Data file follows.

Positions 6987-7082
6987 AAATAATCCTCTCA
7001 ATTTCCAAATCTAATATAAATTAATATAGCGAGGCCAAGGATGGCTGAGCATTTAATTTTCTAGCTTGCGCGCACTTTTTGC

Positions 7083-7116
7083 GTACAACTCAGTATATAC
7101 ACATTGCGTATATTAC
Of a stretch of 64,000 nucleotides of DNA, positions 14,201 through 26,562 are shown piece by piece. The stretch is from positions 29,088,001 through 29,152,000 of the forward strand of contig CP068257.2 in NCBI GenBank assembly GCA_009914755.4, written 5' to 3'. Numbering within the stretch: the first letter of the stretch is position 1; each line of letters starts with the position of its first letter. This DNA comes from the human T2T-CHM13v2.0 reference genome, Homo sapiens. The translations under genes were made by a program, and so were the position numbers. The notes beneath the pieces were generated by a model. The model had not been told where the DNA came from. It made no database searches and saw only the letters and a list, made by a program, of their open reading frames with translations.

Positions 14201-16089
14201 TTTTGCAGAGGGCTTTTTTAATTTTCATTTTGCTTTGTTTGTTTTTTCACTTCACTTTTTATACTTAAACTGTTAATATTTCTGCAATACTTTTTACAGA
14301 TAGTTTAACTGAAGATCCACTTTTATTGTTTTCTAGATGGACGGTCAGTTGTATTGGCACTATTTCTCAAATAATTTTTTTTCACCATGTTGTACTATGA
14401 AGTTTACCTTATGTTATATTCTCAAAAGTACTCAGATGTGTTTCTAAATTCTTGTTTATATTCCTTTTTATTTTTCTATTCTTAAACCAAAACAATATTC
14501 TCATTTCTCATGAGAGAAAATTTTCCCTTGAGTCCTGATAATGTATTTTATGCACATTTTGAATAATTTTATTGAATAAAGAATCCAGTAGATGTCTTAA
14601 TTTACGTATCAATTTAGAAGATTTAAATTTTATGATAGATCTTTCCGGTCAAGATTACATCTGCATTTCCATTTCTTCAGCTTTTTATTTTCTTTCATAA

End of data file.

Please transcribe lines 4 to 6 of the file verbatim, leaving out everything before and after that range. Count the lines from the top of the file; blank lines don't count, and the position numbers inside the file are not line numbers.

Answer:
Positions 7083-7116
7083 GTACAACTCAGTATATAC
7101 ACATTGCGTATATTAC